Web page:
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What’s Missed Skipping Prom?

May 30, 2013

Many homeschooling groups all over the country end their school years with an upperclassmen Prom dance. Many groups also find a reason to hold Homecoming dances in the fall. What is it about this particular rite of passage in institutional schools that makes so many parents want to import it to homeschooling, when they have turned their back on most if not all of the other traditions? One homeschool graduate even gave this complaint that homeschool proms aren’t more like public school ones! Sadly this is emblematic of the secular worldview which has permeated even professing Christian homeschooling families…

I attended homeschool proms both my junior and senior years of high school. While it was fun, it was not the huge, momentous event that it was for my friends who attended school. They all had awesome dresses, got ready together, took a limo and had a post-prom party…or two or three. With homeschool prom, you first have to worry about the inevitable dress code. In my experience, anywhere that you find large groups of homeschoolers you are almost guaranteed to find a dress code being enforced. This has always bothered me. Not because I want to dress scandalously, but because while you may think that a strapless dress is the ultimate sin, I do not and I don’t enjoy having other people’s personal beliefs forced on me. In addition to the dress code, homeschool dances are never as well attended as public school dances and this makes it infinitely less fun. Also, they are chaperoned by parents, not teachers. It is much harder to dance and have a good time with either your own or your friend’s parent in the corner staring you down. And at the end of the night, we all went home to our own houses. No beach house getaway or Disney World senior trip for us.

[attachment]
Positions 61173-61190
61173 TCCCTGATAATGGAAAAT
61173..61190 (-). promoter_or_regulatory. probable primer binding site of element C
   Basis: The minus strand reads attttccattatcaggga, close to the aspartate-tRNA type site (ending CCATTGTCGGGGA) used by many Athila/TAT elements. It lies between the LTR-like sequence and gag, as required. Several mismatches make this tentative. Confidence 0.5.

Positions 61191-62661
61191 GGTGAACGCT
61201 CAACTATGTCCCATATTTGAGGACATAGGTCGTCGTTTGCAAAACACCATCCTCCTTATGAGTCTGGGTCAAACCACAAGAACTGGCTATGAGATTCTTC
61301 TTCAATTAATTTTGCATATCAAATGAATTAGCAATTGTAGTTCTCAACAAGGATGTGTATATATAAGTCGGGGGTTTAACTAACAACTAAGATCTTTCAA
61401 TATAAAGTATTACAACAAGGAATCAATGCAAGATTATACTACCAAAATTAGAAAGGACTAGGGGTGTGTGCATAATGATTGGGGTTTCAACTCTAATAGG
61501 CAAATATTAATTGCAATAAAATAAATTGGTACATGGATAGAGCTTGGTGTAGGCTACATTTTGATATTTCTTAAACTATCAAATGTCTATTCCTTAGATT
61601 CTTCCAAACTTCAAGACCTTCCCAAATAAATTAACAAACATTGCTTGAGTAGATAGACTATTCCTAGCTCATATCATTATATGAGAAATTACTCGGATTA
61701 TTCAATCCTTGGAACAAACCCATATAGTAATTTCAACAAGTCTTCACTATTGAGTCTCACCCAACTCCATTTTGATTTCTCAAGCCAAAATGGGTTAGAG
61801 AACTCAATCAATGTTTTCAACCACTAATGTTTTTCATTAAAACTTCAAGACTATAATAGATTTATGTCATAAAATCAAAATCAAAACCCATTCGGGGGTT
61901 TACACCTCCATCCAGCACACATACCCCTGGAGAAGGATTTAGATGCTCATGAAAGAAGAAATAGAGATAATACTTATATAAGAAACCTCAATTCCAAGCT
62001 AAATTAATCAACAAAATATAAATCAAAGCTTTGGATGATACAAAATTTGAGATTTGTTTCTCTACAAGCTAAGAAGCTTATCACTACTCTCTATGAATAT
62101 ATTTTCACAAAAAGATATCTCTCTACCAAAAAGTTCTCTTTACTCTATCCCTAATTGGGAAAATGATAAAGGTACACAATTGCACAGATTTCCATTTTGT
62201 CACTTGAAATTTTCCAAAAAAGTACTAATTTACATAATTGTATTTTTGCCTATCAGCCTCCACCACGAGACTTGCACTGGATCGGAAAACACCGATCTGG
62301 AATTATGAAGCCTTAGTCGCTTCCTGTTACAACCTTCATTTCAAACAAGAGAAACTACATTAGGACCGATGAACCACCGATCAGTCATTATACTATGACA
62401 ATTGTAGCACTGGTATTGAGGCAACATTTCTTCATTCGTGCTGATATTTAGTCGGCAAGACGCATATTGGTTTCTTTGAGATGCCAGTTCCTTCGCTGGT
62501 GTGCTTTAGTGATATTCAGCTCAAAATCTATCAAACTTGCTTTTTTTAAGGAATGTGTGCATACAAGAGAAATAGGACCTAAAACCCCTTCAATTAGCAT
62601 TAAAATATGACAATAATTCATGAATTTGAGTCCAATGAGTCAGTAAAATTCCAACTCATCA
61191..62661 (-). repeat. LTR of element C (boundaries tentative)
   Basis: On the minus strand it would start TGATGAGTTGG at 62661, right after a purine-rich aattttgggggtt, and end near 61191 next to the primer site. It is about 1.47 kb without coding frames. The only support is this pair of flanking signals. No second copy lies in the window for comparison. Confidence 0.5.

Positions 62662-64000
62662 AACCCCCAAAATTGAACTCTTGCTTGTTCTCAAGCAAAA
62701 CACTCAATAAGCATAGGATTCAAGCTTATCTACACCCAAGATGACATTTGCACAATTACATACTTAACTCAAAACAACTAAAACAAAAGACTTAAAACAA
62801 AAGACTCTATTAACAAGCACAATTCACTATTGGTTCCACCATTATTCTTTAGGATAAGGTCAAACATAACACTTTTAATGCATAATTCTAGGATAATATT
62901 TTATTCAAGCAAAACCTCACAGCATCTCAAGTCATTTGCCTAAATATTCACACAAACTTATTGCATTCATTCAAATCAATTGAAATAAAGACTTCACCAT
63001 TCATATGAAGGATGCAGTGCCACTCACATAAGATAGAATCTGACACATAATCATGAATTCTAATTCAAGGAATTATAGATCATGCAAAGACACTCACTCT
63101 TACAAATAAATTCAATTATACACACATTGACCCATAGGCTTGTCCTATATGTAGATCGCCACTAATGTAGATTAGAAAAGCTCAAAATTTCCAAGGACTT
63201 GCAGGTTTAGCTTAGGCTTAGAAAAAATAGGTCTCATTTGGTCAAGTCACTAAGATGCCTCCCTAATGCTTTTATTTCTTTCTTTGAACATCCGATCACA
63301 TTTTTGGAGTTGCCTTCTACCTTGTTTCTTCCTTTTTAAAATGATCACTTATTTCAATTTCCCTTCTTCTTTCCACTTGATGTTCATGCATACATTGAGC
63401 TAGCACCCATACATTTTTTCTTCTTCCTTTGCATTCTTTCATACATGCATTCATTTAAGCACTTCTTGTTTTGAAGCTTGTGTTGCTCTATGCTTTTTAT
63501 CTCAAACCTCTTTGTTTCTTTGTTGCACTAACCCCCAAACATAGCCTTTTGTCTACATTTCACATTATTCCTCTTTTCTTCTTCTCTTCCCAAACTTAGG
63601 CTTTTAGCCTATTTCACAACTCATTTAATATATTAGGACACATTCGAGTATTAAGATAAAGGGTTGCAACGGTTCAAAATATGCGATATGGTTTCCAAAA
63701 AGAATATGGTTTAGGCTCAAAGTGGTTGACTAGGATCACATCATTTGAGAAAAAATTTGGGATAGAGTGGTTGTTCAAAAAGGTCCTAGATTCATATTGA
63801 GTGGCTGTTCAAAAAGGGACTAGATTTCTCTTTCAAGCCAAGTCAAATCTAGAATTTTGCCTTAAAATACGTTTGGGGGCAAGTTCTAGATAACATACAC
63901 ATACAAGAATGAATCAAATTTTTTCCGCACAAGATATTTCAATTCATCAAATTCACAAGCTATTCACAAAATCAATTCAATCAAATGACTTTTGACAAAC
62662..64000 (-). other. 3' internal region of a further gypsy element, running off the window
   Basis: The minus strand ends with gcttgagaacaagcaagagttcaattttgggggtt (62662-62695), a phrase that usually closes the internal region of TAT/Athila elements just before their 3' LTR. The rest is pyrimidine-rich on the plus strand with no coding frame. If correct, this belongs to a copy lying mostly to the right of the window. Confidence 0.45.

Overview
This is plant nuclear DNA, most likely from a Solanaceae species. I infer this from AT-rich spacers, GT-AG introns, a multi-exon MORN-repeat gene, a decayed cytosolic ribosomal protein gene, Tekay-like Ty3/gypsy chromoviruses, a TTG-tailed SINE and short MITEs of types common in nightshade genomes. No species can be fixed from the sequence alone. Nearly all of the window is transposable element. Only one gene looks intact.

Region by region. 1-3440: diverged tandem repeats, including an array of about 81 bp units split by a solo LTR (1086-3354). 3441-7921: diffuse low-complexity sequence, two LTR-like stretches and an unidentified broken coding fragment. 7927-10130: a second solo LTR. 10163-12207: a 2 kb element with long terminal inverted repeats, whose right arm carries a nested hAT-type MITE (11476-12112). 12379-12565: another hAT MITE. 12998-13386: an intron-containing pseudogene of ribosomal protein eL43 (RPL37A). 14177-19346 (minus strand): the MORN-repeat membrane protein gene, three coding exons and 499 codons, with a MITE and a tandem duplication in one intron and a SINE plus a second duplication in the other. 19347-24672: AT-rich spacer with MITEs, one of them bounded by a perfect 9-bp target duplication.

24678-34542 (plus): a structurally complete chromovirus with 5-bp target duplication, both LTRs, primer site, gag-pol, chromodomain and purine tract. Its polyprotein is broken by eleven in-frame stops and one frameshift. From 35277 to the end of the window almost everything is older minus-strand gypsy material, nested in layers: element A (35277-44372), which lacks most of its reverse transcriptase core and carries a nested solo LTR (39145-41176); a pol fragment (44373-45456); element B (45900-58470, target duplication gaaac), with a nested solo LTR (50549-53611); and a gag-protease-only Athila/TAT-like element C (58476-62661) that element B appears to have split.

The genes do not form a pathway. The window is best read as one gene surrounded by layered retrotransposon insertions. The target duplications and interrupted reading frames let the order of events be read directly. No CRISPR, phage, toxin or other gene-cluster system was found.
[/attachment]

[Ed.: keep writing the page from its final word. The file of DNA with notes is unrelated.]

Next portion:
The intimate couples’ dancing – as inappropriate as it is and as likely to arouse desires with no moral way to be fulfilled – isn’t even really the most serious risk. Sadly, for many of those in attendance, the dance is only the beginning of the night. Although some dance organizers invite parents to attend/volunteer to keep the focus on dancing and not “extraneous distractions” and after-dance mischief, in other cases the parents wave goodbye from the front door and the kids are on their own for the night – aside from a few chaperones at the dance venue itself.

These events are setup by our society as milestones for “coming of age”, creating temptation and huge peer pressure for teenagers “not to waste their special night”. This temptation leads to many mistakes in judgment in the limousines, after-parties and hotel rooms following the dance. After all, their parents and friends all think this dance is so important that they didn’t want to them to miss out on it, right? Movies always make it out to be an amazing event – it must be magical!

Even for “boring” homeschool proms like the ones bemoaned in the quote above, a striking question should be raised by all parents: Why send our kids to a prom of any kind? Why give attention and fuss and money to an event which becomes, at best, a limp shadow of the sin parties everyone knows public school proms to be – and at worst, indistinguishable from them?

Parents who have turned their back on the tradition of institutional school and been willing to reform and be purposeful in that critical area of life – pay attention to these decisions and to the way you talk about your own prom and homecoming experiences, if you had them. Let us hold Christian purity and maturity as higher ideals than an alignment with society around us! Stand strong outside the boundaries – and influence of schools – and help your children see what they truly are missing in skipping prom: nothing they should want anyway…

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